Living Light

When I was little, most kids marked the beginning of summer by the end of school. I always felt summer arrived with the fireflies. They were a special kind of magic of the same brand as heat lightning. Now as an adult, after a very long day, I am still working on this article as my husband streams the first season “Once Upon  Time.” The last episode was about dreamers and love. A dwarf was invited out on a date with a fairy to Firefly Hill. I think the magic of fireflies transcends age. Even when you know the science behind a thing, sometimes it remains as wondrous.

Bioluminescence is a form of luminescence, or “cold light” emission by living organisms; less than 20% of the light generates thermal radiation. It should not be confused with iridescence, structural coloration, phosphorescence.

By etymology, bioluminescence is a hybrid word, originating from the Greekbios for “living” and the Latinlumen “light”.

Bioluminescence is a form of chemiluminescence where light energy is released by a chemical reaction. Fireflies, anglerfish, and other creatures produce the chemicals luciferin (a pigment) and luciferase (an enzyme).[4] The luciferin reacts with oxygen to create light. The luciferase acts as a catalyst to speed up the reaction, which is sometimes mediated by cofactors such as calcium ions or ATP. The chemical reaction can occur either inside or outside the cell. In bacteria, the expression of genes related to bioluminescence is controlled by an operon called the Lux operon (Bioluminscence, Wikipedia)

Why do organisms glow? (complete with a cool video)

How Bioluminescense Works ( a several page How Stuff Works Article with several visual aids)

How Light Works (a several page How Stuff Works Article that discusses many different kinds of light)

Many groups of animals bioluminesce. Various insects produce light-emissions. Some fungi and bacteria also possess this ability. The Milky seas effect is caused by bacteria in the sea and can sometimes be viewed from space. The majority of creatures that are bioluminescent live in the open sea, especially the deep sea.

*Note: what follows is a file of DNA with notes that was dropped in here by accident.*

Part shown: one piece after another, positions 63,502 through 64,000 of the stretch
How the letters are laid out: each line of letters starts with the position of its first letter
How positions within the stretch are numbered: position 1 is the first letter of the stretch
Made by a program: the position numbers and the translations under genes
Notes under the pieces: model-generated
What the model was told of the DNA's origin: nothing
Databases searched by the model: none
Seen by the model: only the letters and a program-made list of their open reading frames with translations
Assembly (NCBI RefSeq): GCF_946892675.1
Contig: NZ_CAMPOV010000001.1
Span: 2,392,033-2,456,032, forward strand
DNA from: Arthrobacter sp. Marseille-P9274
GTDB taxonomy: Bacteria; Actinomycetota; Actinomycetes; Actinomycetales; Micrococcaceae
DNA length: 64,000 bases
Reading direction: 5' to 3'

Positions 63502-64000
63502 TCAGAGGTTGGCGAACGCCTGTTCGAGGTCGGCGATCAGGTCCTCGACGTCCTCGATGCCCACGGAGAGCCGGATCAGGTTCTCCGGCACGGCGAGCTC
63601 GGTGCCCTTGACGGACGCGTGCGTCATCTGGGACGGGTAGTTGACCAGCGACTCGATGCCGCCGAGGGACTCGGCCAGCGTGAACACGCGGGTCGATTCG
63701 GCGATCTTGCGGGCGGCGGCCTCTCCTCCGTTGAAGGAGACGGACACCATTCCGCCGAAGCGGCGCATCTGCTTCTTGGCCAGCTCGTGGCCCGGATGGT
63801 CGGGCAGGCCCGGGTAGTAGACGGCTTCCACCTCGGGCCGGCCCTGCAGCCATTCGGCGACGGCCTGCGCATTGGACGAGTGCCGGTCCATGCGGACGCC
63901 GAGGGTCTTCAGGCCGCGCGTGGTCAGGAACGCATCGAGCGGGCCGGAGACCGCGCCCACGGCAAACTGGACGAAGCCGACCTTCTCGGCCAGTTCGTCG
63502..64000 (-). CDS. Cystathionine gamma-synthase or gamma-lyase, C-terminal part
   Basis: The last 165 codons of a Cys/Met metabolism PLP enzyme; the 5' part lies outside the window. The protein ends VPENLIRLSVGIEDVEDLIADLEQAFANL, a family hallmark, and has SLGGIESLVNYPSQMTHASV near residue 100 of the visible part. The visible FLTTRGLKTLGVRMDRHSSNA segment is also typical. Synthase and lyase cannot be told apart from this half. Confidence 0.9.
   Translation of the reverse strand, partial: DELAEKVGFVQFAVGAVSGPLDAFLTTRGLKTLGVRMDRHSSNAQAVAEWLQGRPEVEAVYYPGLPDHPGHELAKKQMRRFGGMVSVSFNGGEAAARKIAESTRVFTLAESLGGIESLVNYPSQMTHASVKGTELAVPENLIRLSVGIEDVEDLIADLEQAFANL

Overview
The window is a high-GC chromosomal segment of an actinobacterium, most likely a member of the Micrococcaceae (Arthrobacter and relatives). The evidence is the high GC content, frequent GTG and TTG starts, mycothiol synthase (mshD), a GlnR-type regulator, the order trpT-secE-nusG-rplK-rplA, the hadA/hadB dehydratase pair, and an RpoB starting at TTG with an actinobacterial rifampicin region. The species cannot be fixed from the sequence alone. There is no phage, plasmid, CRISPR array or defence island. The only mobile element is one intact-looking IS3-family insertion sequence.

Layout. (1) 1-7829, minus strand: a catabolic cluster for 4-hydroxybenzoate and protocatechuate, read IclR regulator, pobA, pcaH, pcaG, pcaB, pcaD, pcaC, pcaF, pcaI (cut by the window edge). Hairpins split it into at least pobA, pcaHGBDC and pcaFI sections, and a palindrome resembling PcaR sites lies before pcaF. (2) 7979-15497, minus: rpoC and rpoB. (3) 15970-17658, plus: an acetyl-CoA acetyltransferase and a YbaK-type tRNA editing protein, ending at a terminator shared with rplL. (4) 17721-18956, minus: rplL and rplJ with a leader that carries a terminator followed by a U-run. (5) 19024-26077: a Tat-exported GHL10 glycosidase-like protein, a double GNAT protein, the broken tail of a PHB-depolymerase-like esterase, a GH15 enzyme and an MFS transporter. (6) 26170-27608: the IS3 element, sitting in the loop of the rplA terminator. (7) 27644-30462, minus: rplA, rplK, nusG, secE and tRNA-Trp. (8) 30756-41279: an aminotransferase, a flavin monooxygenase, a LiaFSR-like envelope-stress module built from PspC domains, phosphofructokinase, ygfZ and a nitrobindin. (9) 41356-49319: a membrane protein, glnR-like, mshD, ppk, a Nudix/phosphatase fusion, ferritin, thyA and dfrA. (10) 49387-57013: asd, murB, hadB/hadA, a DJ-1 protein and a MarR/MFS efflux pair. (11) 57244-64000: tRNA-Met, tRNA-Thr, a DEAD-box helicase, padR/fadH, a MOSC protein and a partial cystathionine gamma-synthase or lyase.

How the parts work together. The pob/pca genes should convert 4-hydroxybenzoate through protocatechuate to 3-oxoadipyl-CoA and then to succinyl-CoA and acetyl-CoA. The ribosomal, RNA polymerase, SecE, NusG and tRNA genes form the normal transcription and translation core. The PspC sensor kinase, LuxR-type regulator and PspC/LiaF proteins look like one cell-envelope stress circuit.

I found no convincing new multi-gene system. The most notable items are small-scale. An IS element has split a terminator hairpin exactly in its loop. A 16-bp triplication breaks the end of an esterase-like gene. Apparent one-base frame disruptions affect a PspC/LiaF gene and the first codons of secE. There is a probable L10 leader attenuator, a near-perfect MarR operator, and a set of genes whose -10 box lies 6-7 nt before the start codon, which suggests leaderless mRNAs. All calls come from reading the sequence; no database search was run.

It must have been during one of those magical summer breaks the first encountered the anglerfish in a deep sea documentary. It might have been something along the lines of this or this or this. The image of that fish left such an impression. It looked sinister and somehow lonely. The strangest thing was not the big gaping mouth that had such disproportionate rows of teeth. There is a long filament that shoots off of the fish’s spine. For the deep sea varieties, the ones featured on that documentary, these filaments not only dangle but they also emit cold light; they are bioluminescent.

With a greater understanding of the how and the why behind the light, I wondered if any research was being done into bioluminescence. It is! Check out this article on oil spill clean-up, Could Color-Coded Bacteria Help Spot Oil Spills?  Also, Lu Fong has a great article on Discovery’s Curiousity.com, How Do Scientists Use Bioluminescence in Research? The article summarizes several areas of research and includes links to articles about the projects themselves.

Between my last animal camo article and this one, I tried to think of my own applications of bioluminescence in fiction. I only came up with lighting caves with bioluminescent bacterial culture containers.  As it turns out in something I read today, dried fish skins were used for this purpose ages ago. Neat. Can you think of a place for bioluminescense in your fiction?

 

 

You can follow any responses to this entry through the RSS 2.0 feed.
You can leave a response, or trackback from your own site.